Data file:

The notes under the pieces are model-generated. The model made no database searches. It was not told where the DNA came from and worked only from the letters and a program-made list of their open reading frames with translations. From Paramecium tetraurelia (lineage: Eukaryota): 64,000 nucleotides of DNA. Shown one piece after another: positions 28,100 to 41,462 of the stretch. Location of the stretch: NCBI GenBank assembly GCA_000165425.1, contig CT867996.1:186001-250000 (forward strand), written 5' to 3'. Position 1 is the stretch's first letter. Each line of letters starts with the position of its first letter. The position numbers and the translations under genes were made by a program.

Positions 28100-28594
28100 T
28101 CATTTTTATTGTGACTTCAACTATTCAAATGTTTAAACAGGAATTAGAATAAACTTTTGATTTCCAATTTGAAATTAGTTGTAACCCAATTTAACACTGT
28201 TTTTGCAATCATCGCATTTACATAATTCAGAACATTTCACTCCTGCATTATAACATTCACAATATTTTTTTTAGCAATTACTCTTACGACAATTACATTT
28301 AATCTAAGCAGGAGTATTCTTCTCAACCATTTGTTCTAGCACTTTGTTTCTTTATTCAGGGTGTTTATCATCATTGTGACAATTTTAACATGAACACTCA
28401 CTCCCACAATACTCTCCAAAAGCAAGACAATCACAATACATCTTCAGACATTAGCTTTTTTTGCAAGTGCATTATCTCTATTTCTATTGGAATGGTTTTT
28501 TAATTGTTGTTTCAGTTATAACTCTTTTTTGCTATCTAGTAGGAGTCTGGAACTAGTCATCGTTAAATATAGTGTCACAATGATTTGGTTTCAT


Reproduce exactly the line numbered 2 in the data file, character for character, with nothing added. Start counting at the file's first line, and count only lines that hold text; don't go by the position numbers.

Positions 28100-28594